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The Night Sky

The Night Sky

Carter Observatory
The National Observatory Of New Zealand


Brian Carter*

The March Night Sky

We are moving into Autumn now with the Sun visible for half the day. This means that the nights for astronomy are rapidly getting longer.

Planets

March is a good month for viewing the planets. Venus, Mars, Jupiter and Saturn will be visible for the whole of the month. Mercury will be visible for the last half of March.

Mars will be visible for the first third of the night. At the start of the month it sets at 23:35 and at 21:39* by month’s end. Mars is in the constellation of Taurus. Its magnitude fades from 0.7 to 1.2 during the month.

Saturn will be visible for the first two thirds of the night. At the start of March it sets at 04:10 and at 01:07* by month’s end. Saturn is in the constellation of Cancer, in which it remains until September 2006. Its magnitude slightly fades from –0.1 to 0.1.

Jupiter will be visible for all but the start of the night. At the start of the month it rises at 22:49 and by month’s end at 19:48*. Jupiter is in the constellation of Libra, in which it remains until December 2006. Its magnitude slightly increases from –2.2 to –2.4 during the month.

Venus will be visible for the last quarter of the night. At the start of the month it rises at 03:35 and at 02:42* by month’s end. Venus starts the month in the constellation of Sagittarius, moving into Capricornus on March 7, into Aquarius on March 22 and back into Capricornus on March 28. Its magnitude fades from –4.6 to –4.3 during the month.

Mercury will be visible in the morning sky for the last half of the month. By March 13 Mercury rise at Sunrise, by March 19 at 05:24* (an hour before Sunrise) and at 04:26* by month’s end. It starts the month in the constellation of Pisces, moving into Aquarius on March 19. Its magnitude rapidly increases from 4.8 on March 13, 2.7 on March 19 and 0.8 by the end on March.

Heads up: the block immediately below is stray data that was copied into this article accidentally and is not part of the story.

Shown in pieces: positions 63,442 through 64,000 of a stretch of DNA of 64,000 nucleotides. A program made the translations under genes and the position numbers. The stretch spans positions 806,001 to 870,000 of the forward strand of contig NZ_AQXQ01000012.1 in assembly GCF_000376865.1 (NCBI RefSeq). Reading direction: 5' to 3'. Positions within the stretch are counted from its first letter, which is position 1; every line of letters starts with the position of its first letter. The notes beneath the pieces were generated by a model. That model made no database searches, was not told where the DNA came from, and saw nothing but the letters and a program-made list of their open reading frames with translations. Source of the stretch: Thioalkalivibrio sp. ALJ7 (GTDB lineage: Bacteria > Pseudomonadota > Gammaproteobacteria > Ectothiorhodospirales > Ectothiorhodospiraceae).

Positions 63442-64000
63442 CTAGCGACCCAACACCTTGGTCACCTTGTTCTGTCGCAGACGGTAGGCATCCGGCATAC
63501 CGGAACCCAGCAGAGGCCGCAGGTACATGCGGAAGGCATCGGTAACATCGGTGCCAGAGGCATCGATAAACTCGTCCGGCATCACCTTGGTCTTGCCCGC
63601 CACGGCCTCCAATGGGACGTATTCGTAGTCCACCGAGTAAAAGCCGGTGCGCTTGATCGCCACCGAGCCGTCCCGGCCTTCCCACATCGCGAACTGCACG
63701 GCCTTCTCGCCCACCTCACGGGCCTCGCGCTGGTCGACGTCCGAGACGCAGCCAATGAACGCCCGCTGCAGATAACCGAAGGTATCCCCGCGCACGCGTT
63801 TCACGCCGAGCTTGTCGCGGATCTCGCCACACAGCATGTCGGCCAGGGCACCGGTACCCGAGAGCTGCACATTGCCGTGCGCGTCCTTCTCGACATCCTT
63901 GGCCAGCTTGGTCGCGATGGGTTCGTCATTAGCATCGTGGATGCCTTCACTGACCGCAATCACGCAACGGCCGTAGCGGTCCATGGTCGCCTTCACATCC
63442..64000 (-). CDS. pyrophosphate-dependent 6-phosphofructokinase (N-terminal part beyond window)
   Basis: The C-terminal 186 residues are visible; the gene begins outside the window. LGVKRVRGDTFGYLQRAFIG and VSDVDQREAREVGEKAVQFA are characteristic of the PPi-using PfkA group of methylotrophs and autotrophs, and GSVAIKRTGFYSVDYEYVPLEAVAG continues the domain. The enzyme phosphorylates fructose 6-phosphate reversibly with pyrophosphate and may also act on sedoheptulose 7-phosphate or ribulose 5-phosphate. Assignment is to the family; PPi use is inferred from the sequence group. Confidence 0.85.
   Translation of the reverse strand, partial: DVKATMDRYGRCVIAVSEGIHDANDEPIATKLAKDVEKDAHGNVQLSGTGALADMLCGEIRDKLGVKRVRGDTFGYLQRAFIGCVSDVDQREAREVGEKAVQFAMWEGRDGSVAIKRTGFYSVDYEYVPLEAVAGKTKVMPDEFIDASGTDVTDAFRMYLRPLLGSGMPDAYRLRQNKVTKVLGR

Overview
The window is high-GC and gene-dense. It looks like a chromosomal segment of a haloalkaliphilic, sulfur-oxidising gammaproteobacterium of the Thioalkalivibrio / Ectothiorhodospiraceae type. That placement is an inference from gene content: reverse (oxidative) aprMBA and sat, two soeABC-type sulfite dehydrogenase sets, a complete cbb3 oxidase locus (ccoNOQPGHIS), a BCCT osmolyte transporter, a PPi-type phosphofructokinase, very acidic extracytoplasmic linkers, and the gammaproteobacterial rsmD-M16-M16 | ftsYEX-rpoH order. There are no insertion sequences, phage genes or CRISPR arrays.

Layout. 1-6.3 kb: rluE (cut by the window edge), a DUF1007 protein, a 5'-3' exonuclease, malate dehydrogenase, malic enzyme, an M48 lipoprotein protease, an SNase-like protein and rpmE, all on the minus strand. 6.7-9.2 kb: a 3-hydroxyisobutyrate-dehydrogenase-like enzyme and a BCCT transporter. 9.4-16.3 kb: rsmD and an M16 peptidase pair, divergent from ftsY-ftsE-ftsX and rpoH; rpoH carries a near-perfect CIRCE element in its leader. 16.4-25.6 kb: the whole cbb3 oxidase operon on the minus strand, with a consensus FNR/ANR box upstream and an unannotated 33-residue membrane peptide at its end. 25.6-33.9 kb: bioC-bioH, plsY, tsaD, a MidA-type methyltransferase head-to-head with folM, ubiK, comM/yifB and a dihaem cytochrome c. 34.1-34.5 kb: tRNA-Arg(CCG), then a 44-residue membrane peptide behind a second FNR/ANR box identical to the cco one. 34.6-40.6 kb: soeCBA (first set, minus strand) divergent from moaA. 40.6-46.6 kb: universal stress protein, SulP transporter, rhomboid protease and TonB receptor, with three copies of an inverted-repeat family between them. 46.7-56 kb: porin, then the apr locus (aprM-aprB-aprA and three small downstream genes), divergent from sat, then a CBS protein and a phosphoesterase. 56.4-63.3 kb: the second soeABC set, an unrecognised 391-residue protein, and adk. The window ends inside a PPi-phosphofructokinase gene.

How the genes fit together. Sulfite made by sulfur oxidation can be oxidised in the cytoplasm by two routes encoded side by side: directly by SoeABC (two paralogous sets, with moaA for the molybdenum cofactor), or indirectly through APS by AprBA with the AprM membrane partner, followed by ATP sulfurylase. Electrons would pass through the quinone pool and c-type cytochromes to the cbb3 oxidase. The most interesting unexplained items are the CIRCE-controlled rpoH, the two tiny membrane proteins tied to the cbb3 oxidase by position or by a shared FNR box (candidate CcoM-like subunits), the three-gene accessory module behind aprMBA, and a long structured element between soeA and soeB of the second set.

All times are for Wellington unless otherwise stated. Other centres may vary by a few minutes.

*Time corrected for the change from New Zealand Daylight Time (NZDT) to New Zealand Standard Time (NZST).

Phases of the Moon

First Quarter – March 7 at 09:16.

Full Moon – March 15 at 12:35.

Last Quarter – March 23 at 07:11.

New Moon – March 29 at 22:15.

New Zealand Daylight Time Ends

Time changes from New Zealand Daylight Time (NZDT) to New Zealand Standard Time (NZST) on the morning of Sunday, March 19, at 02:00. Clocks and watches need to be put back by one hour so we will then be 12 hours ahead of Universal Time (UT). It means we get an extra hour in bed but unfortunately the light evenings are shorter.

Autumnal Equinox

The Southern Hemisphere Autumnal Equinox occurs on March 21 at 06:26. This is when the Sun moves from the Southern Hemisphere into the Northern Hemisphere.

Diary of Astronomical Phenomena


Mar 2 Mercury stationary against the background stars at 20:00, as its motion changes from an Easterly to a Westerly direction.
5 Jupiter stationary against the background stars at 13:00, as its motion changes from an Easterly to a Westerly direction.
6 Mars close to the Moon soon after Sunset.
12 Mercury in inferior conjunction (between the Earth and the Sun) at 16:00.
13 Moon at apogee (furthest from the Earth) at 15:00 (Distance = 0.0027158 AU = 406,280 km).
15 Full Moon at 12:35.
18 Spica very close to the Moon at 00:00. Spica (alpha Virginis) is a blue star at a distance of 250 light years.
20 Jupiter 5°N of Moon at 02:00.
21 Autumnal Equinox at 06:26.
25 Mercury stationary against the background stars at 00:00, as its motion changes from a Westerly to an Easterly direction.
25 Venus at greatest Westerly elongation from the Sun (47) at 19:00.
28 Mercury 2°N of Moon at 05:00.
28 Moon at perigee (closest to the Earth) at 19:00. (Distance = 0.0024009 AU = 359,170 km).
29 New Moon at 22:15.

MARCH SKY CHART

This chart shows the sky as it appears at about 22:00 for March (21:00 after March 18).


Click for big version

How To Use the Sky Charts

To use the sky chart hold it up to the sky so that the direction in which you are looking is at the lower edge of the map. For example, if you are looking at the western horizon then the map should be held so that the “WEST” label is at the lower edge. The altitude and direction of the stars and planets will then be correctly shown. The centre of the chart will be directly overhead.

* Brian Carter is the Senior Astronomer at Carter Observatory (The National Observatory of New Zealand), PO Box 2909, Wellington. (Email: Brian.Carter@Carterobs.ac.nz , Observatory Web Site: www.CarterObservatory.org )

ENDS

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